Watch this fantastic short clip by the great (Israeli) Daniel Kahneman to see what insights Psychology can offer into the conflict between Israelis and Palestinians.
Looking at the issue from the point of view of Israel, Professor Kahneman says that peace is difficult – very difficult. Here is why:
Power imbalance [1:07]: A power imbalance makes the powerful look down on the powerless (indeed, according to N. Epley (Epley 2014, Ch. 3), it often leads us to dehumanize our powerless adversaries), they are less empathetic, prone to contempt and they have a sense of entitlement. Israel is by far the more powerful party.
Habituation [2:53]: We very easily ‘habituate’ to a certain state of affairs – thinking that it is going to last forever. Israel enjoys a number of privileges it would have to give up in order to attain peace. It is very hard to do that.
Loss aversion [4:45]: Losses (esp certain and immediate losses) loom larger than benefits (esp uncertain, future benefits). If Israel struck a deal now, it would have to give up a number of things (not least territory it has occupied, not to mention the settlements) and hope that this might translate into peace and good-neighbourliness in the future.
The right to self-defence [6:20]: Whenever there is a conflict, we perceive ourselves as the injured party, simply responding to aggression, insults etc. It is never the other way round. Not once has any of the two sides admitted that they were the initiators.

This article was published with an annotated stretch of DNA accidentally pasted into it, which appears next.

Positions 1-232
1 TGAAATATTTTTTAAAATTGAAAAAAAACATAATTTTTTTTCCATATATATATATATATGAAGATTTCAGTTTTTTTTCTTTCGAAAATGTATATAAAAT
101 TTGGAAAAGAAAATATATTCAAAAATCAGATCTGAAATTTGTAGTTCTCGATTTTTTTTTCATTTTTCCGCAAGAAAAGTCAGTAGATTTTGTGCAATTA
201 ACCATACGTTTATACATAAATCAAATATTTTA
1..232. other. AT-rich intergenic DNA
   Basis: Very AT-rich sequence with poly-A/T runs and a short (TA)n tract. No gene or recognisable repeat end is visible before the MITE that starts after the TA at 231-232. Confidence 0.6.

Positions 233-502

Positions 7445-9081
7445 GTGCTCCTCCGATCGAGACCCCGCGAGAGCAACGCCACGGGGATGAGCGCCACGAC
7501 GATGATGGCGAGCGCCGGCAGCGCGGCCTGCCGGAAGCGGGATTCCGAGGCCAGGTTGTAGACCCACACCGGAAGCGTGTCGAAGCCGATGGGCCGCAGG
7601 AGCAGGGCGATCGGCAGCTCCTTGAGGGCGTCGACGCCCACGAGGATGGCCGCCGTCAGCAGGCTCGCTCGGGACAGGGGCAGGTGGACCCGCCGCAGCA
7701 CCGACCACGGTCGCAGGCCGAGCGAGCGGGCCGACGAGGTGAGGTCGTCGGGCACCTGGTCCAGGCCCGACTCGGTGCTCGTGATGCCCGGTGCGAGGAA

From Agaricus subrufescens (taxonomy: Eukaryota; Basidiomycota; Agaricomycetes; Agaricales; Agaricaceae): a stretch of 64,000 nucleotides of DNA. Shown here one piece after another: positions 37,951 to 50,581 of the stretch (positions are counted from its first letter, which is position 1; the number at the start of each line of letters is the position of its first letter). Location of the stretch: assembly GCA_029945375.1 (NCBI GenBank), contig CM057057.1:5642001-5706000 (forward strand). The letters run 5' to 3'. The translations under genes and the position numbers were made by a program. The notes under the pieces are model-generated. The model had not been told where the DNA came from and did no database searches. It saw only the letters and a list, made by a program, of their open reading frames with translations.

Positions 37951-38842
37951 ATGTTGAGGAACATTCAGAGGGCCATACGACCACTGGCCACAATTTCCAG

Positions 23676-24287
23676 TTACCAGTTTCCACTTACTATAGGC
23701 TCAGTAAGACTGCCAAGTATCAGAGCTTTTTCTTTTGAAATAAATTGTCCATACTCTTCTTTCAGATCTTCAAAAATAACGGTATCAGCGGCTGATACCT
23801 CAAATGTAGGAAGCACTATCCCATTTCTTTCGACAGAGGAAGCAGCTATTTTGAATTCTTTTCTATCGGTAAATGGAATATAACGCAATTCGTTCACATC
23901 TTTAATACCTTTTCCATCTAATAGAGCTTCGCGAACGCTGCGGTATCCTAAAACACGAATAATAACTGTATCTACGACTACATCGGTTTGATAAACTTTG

Disproportional retaliation: Another great Jew (E. Aronson) quotes research showing that it is all but impossible to restrain our tendency for excessive retaliation (Tavris & Aronson 2007 – p. 192). Time and again, our brain magnifies the other party’s offences and our own deeds seem insignificant by comparison.
Attribution [7:38]: We act in the way we act because of the circumstances; the other side however acts the way they do because of their nature – because they cannot help it (e.g. ‘Because they are anti-semites’ etc. – Palestinians also perceive Israelis as racists). This is such a common phenomenon, there is a special term for it: the Fundamental Attribution Error.
Mistrust [8:05]: Psychologically, we don’t mind so much if we miss an opportunity (e.g. to achieve peace). We do mind an awful lot however if we choose to trust the other party, we take a step towards reconciliation (e.g. by dismantling a settlement or releasing prisoners) and then we feel that this is turned against us (instead of appreciated).
So – what is to be done? Professor Kahneman says there is little hope in trusting that there will be a gradual change of attitudes among the Israeli people (or the Palestinians come to that). What is needed here is leadership – someone who will help steer the nation in the direction of peace. Will the Israelis manage this? The best answer perhaps is a Hebrew word from the Old Testament: ‘timshel’ ( = thou mayest).
Epley, N. “Mindwise” Allen Lane 2014
Tavris, C. & Aronson, E. “Mistakes were Made (But not by Me)” Pinter and Martin 2008